This project developed a comprehensive program to remove non-native, invasive species from the San Juan Hydrologic Unit.
The San Juan Hydrologic Unit (SJHU) is a generally trapezoidal-shaped area of 500 square miles in Orange, San Diego and Riverside Counties. This project included the SJHU area within Orange County, which is comprised of approximately half the square miles, or about 173,319 acres.
The headwaters for this unit largely begin in the Cleveland National Forest in a rugged mountain environment, then enter a more level floodplain in the middle sections, before reaching their ocean outlets.
The SJHU has experienced a variety of natural and human-induced changes, which have caused economic damages and a significant decline in environmental resources. Invasive species reduce overall biodiversity within the various habitats they displace and degrade the natural functioning of many of these habitat associations and ecosystems. Removal and restoration of these areas is critical to the long term sustainability and ecological functionality within these ecosystems.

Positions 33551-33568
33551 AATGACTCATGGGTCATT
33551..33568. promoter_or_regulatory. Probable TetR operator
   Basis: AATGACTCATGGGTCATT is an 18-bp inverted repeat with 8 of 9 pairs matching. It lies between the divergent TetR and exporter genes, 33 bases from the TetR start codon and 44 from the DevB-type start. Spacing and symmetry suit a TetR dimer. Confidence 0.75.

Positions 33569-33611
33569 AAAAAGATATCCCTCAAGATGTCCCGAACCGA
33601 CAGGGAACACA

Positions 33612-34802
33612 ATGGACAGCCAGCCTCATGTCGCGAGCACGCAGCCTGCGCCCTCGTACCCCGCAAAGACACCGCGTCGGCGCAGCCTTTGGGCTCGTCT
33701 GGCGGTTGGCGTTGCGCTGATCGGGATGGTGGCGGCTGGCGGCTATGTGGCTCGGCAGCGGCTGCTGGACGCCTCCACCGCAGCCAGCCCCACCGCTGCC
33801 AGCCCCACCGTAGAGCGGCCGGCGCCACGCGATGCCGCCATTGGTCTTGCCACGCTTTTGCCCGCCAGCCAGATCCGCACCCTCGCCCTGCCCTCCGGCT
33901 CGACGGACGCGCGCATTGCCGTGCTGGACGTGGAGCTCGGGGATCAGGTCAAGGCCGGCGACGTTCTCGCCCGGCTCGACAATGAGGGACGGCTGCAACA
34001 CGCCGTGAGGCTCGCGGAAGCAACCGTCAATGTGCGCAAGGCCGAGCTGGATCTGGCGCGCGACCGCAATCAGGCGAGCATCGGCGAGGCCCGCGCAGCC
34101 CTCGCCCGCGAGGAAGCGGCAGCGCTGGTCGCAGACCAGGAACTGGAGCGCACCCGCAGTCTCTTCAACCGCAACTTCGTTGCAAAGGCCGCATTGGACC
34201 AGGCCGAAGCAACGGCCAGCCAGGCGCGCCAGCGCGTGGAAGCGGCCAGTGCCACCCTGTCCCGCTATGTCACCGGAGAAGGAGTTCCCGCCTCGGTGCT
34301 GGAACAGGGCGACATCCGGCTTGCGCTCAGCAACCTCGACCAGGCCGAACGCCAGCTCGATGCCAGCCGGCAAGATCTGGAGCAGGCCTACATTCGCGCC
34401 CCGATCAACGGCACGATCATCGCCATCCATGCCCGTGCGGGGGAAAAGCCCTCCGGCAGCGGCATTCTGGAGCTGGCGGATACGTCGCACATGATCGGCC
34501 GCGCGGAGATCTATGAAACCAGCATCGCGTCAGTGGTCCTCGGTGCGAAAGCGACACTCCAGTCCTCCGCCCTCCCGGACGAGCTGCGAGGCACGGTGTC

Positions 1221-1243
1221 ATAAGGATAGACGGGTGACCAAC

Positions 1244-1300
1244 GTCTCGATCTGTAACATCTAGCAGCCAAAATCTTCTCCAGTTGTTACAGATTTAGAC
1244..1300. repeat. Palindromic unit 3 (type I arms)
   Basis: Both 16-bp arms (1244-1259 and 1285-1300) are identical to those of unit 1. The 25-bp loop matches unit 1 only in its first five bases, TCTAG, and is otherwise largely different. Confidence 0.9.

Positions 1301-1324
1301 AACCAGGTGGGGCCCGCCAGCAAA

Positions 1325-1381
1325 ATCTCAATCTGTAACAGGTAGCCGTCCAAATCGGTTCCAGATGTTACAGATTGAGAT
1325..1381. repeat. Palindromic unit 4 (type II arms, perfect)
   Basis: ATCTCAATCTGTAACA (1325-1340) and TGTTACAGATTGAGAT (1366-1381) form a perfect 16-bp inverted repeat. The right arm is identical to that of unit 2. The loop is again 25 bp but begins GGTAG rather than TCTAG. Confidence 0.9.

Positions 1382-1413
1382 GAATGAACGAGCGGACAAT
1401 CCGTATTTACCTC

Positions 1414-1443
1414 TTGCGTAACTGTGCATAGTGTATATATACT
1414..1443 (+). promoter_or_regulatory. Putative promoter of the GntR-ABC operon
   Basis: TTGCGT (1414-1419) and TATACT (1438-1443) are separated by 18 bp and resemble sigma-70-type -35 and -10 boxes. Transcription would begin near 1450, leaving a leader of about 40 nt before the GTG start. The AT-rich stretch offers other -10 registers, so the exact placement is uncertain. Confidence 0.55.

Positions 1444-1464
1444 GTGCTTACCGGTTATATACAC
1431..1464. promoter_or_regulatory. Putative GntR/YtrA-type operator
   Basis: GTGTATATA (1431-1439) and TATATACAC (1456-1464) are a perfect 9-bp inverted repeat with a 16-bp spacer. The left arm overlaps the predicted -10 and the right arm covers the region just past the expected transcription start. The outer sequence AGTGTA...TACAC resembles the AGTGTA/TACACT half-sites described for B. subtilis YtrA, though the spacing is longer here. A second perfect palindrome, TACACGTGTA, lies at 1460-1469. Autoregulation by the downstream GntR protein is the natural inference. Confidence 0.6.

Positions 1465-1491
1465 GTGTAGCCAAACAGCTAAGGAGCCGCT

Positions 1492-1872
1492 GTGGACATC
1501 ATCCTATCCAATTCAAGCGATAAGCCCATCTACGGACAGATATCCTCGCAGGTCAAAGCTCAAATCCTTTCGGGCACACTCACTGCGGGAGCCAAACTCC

In the past it has been common for various interest groups to try and eradicate these species from a particular location within a watershed without having an understanding of where else in that watershed the species exist and where additional seed or other propagule sources may continue to come from once they have removed the existing vegetative biomass. While such efforts have generally been well intended, such programs are not without environmental impacts and, without a well-defined strategy, they may achieve short term successes at great expense and impact. With this in mind, this project aimed to develop a non-native species eradication plan, starting with removal at the headwaters, for the entire San Juan Hydrologic Unit.